Then, we define a run function, which will be executed when the script is run. The function starts by initializing the Fusion 360 API and getting a reference to the active design.

def run(context):
ui = None
try:
ui = app.userInterface


Next, the script prompts the user to input the minimum and maximum diameter of the lens cap holder, and the width of the strap, using the inputBox method of the user interface. This is used to make all possible values between the minimum and maximum diameter, with the opening for the camera strap width provided.

I wanted to have this possibility, to avoid coding all the rules to avoid wrong results due to incompatible combinations of lens diameters and strap width. The CAD model only works for strap widths equal or larger than the lens diameter, but I didn’t code errors and exceptions to account for that. Maybe later.

defaultInputMinDiam = '35'
minLensDiam_Input = ui.inputBox('Input diameter in mm: ',
'Define minimum diameter', defaultInputMinDiam)

defaultInputMaxDiam = '80'
maxLensDiam_Input = ui.inputBox('Input diameter in mm: ',
'Define maximum diameter', defaultInputMaxDiam)

defaultInputWidth = '35'
StrapWidth_Input = ui.inputBox('Input width in mm: ',
'Define strap width', defaultInputWidth)


The script also prompts the user to input the path to the folder where the STL files will be saved.

defaultInputFolder = r'C:\\\\'
folderInput = ui.inputBox('Input path to save folder: ',
'Define Save Folder', defaultInputFolder)

folder = folderInput[0]


Then, we create a list of diameters to iterate over, based on the minimum and maximum values provided by the user. I used range, and gave an offset of 1 mm to the values, to include the in the list of diameters.

diameters = list(range(int(minLensDiam_Input[0])-1,int(maxLensDiam_Input[0])+1,1))


Next, we get a reference to the root component of the active design, and the parameters that we want to change, in this case the lens diameter and the strap width.

rootComp = design.rootComponent
LensDiam_par = design.allParameters.itemByName
StrapWidth_par = design.allParameters.itemByName('StrapWidth')


Finally, we can iterate over the list of diameters to change the parameters and export the geometry as STL files:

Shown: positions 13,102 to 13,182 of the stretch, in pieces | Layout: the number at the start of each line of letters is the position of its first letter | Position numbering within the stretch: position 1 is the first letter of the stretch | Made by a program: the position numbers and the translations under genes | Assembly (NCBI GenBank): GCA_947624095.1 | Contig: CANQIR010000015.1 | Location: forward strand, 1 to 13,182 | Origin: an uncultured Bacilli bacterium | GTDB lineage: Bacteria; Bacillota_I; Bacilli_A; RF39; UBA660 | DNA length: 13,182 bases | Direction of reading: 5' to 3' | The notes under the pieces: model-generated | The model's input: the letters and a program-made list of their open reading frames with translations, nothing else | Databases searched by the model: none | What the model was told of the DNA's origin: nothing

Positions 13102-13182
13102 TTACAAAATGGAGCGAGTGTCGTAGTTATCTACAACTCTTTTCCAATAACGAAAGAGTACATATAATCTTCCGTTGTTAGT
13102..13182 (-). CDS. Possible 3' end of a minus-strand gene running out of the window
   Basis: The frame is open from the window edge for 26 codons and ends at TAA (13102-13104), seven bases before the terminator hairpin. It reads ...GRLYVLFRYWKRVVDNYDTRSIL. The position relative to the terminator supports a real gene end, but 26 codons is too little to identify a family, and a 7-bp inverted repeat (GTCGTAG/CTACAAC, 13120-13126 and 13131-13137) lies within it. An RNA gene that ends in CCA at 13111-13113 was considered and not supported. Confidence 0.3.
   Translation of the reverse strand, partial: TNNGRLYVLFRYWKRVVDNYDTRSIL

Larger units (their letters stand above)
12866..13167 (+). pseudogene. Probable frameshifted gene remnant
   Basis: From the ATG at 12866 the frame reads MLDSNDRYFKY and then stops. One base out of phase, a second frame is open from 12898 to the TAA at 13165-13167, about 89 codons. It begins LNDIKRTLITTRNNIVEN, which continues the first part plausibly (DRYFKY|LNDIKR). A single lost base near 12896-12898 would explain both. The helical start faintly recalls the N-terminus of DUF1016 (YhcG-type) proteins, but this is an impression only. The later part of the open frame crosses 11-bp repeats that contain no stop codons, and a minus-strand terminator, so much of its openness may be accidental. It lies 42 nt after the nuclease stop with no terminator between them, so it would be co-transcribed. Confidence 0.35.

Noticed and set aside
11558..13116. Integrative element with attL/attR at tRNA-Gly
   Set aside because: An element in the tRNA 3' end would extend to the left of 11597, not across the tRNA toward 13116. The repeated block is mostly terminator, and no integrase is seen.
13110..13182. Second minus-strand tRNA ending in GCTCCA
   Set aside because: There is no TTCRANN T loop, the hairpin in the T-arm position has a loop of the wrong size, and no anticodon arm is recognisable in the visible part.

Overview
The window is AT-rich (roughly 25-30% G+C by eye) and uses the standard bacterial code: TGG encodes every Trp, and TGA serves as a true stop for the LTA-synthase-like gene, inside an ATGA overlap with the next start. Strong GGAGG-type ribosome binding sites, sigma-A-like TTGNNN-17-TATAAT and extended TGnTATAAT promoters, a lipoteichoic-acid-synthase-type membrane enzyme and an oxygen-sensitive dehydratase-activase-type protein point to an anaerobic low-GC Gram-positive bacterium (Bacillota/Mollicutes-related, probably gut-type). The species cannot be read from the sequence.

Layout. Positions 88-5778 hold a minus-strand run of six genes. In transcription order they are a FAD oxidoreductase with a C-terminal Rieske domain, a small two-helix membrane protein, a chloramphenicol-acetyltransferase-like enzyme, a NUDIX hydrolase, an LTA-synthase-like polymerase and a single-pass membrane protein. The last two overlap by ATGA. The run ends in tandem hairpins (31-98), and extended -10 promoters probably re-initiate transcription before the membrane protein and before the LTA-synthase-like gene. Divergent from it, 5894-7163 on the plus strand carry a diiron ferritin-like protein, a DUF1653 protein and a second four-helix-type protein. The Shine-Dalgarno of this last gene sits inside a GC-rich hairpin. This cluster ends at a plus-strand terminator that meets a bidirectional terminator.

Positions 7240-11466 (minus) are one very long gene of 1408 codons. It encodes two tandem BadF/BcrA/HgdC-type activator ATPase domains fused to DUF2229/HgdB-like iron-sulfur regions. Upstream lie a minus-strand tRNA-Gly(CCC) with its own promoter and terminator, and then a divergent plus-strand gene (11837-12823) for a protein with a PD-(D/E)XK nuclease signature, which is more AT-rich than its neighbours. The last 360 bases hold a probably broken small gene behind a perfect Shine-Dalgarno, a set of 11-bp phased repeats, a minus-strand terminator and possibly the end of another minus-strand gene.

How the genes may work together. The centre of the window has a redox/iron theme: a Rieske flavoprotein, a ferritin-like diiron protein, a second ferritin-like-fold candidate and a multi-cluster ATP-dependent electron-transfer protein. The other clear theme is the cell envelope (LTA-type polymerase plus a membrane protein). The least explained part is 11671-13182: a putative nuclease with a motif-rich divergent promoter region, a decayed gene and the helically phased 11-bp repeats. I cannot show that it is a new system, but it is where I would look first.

for dim in diameters:

Diam_set = dim
Width_set = StrapWidth_Input[0]
LensDiam_par.expression = str(Diam_set)
StrapWidth_par.expression = str(Width_set)

# Let the view have a chance to paint just so you can watch the progress.

# Construct the output filename.
filename = f'{folder}\\LensCapHolder_D{Diam_set}mm_Strap_{Width_set}mm.stl'

# Save the file as STL.
stlOptions = exportMgr.createSTLExportOptions(rootComp)
stlOptions.filename = filename
exportMgr.execute(stlOptions)


I ran the script a few times, for camera strap widths of 35, 38, 40, 45 and 50 mm. Each time the minimum diameter was equal or bigger than the strap width. That is how I obtained the 200 files we published on Printables.com.

## Conclusion

In conclusion, using the Fusion 360 API, we can make relatively simple scripts to automate the creation of different versions of a file and export each one in STL format, ready for slicing and 3D printing.

By using this kind of scripts, you can save time and effort by generating a batch of similar models with different dimensions, all at once - of course, you first need to make a parametric CAD model compatible with this kind of automation.

I hope this post has been helpful in explaining how the script I made works and how you can use it to automate your own 3D printing projects. The script and the Fusion 360 file are available on my Github, and you are welcome to fork them and use them to create your own projects.

Uri and I will also be working on a version of the lens cap holder that will allow fitting two different diameters instead of one, so stay tuned for that - we will publish it, as usual on the Instagram account of TwoThingies.

As a friendly reminder, always check the dimensions of your camera lens caps and strap to ensure compatibility before 3D printing any of the files we shared!

Happy automating and printing!